What If Gravity Slowly Disappeared? | Unveiled

Even in uncertain times, if there's one thing we can be sure about, it's gravity. But what would happen if this fundamental force suddenly wasn't so reliable? In this video, Unveiled asks "what if gravity was slowly disappearing?"... What would life be like in this alternate reality? And would we really be heading for the DEATH of the UNIVERSE?

What If Gravity Slowly Disappeared?

Even in uncertain times, if there’s one thing we can be sure about, it’s gravity. But what would happen if this fundamental force suddenly wasn’t so reliable?

This is Unveiled, and today we’re answering the extraordinary question; what if gravity slowly disappeared?

Most of us have a general idea about what gravity is. It’s the natural phenomenon which draws things toward one another. On Earth, gravity is what keeps our feet on the ground; it’s what ensures that we don’t just float off into space. In the solar system, it guides the planets to move around as they do; with everything gravitationally bound to the closest object with the most mass, usually the sun. In the universe, gravity does the same job again; tying everything to everything else, and shaping how the entire cosmos is structured - from the tiniest speck of dust to whole, sprawling galaxies.

Is it something which could ever be turned off? Or that we could ever run out of? In the real world, no it isn’t. For as long as there are objects with mass at varying distances away from each other, there will always be gravity (and the effects of). And, seeing as it’s generally accepted that the universe isn’t losing mass, gravity isn’t going anywhere. In an alternate world, though, where gravity is more of a measurable, manageable substance, the idea that it could disappear would rock every single aspect of our reality.

First and foremost, we’d be living in the midst of a countdown to the end of the universe. Or, at least toward the totality of chaos. No gravity means no order, structure or predictability in space, and the chances of anything surviving at that point would be absurdly low. Still, if gravity were disappearing at a slow enough rate, the knowledge of an unavoidable doom in the future needn’t change all that much about how we thought and behaved in the present. Today, we know that the sun will (in about five billion years’ time) expand into a red giant, and possibly devour Earth while doing so. And, even if it doesn’t swell quite large enough to consume our planet, we know that the prospects of life surviving on Earth at this point in the future are basically zero. But that doesn’t mean that we’re all walking around dreading the day the sun blows. Most of us don’t even think about it. It’s so far in the future, and so far beyond our own lifetimes, that it doesn’t really seem to matter. If gravity were slowly disappearing, but we knew we were safe for at least a few billion years more, then we’d probably adopt a similar view.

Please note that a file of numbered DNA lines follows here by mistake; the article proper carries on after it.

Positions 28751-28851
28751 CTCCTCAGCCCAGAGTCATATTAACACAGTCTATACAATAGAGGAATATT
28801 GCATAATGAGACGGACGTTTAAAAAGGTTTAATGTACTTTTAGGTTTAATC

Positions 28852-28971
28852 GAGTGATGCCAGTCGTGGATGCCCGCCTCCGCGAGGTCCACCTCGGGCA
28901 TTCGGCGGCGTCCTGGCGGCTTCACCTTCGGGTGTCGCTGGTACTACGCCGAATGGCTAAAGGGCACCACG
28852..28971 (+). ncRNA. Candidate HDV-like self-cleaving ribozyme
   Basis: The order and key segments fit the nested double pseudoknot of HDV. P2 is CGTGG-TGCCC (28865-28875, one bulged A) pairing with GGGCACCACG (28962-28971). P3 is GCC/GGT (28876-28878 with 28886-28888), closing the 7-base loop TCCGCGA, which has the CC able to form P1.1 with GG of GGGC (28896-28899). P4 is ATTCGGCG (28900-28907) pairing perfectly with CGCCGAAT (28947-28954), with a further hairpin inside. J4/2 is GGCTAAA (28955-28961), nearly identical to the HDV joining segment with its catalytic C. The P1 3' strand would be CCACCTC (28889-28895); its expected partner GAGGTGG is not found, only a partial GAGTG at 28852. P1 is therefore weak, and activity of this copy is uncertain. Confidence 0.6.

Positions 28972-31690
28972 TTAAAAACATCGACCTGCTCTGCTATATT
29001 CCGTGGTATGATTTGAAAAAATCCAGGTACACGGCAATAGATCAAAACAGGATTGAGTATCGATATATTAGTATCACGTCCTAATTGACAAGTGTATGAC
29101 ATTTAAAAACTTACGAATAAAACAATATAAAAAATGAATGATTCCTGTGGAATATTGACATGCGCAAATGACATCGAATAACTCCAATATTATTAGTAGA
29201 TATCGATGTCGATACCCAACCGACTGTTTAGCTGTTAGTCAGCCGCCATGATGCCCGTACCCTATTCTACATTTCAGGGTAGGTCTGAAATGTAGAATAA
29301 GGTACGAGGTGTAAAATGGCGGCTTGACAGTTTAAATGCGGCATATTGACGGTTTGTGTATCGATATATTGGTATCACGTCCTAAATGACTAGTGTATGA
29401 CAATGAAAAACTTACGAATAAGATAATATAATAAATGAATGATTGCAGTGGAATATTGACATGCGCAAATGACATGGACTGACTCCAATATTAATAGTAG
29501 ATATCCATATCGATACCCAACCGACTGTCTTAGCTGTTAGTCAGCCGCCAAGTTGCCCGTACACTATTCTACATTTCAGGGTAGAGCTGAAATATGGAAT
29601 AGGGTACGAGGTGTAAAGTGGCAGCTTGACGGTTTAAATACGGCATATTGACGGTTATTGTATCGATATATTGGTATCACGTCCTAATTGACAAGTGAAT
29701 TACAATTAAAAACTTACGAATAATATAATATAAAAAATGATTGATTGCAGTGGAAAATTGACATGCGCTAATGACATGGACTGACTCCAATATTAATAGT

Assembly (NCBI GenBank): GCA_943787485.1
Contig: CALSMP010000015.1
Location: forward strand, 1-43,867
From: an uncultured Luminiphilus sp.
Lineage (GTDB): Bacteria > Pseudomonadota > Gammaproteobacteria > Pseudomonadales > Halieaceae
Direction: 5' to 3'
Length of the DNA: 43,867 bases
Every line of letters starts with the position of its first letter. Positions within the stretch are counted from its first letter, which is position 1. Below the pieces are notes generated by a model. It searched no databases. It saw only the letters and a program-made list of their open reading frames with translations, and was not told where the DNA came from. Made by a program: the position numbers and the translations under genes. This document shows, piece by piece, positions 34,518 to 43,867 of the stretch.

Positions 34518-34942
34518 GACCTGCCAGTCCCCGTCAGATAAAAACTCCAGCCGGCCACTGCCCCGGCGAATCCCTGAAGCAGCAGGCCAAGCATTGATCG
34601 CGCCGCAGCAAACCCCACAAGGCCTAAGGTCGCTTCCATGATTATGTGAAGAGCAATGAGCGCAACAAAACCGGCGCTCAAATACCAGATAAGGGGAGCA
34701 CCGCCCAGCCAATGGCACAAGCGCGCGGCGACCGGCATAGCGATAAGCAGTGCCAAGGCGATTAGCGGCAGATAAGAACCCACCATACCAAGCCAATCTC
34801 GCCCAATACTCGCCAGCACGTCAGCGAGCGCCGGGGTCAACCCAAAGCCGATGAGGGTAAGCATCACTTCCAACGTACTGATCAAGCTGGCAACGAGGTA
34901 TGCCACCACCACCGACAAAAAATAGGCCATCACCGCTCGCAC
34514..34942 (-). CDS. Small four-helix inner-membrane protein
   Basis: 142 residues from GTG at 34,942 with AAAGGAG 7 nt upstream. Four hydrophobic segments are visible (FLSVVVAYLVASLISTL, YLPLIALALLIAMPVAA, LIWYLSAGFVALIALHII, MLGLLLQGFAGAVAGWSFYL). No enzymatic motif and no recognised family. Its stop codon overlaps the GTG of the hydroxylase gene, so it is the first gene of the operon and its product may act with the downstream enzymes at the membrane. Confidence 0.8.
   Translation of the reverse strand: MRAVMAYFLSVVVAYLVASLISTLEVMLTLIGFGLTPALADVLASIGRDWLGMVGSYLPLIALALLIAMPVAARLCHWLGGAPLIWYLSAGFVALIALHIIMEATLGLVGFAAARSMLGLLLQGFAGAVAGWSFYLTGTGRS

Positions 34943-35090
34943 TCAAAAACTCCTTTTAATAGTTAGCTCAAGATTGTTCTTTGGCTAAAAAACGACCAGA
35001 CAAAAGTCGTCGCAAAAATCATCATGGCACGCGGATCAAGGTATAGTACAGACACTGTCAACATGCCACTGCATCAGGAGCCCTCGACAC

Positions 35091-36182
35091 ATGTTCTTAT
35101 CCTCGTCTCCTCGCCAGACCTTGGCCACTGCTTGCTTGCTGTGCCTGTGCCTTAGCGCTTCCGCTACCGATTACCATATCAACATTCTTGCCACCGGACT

If gravity were disappearing but at a faster rate, however, it would begin to impact our daily lives. Arguably the closest thing we have in the real world to a situation like this is the doomsday clock, particularly in relation to global warming. The doomsday clock was created in 1947 as a means to assess the various threats facing humanity. Over the years, it has been pushed forward or back thanks to a number of things, including the threat of nuclear war and climate change. In January 2020, the clock was pushed as close to midnight as it has ever been, with just one minute forty (or one hundred seconds) left to run. Now imagine a construct like this, only it measures how much gravity we’ve got left to use. Such a thing would work like a fuel gauge for the planet, and we’d be nervously eyeing the red zone… where we’d have reached a gravity tipping point; a point of no return.

Just to reiterate, this is a totally, incontestably hypothetical reality. It isn’t about to happen. But, if it was happening, and just on Earth, what would it actually mean for our planet. It would most likely mean that Earth was in some way losing mass, and that loss of mass would probably be the easiest way for us to quantify the loss of gravity - to run something like a gravity clock. We’d need to have a more detailed understanding of our planet’s makeup than ever before, but we’d also have to view our planet as though it were grains of sand inevitably falling through our fingers… we’d know that life on Earth really couldn’t last forever.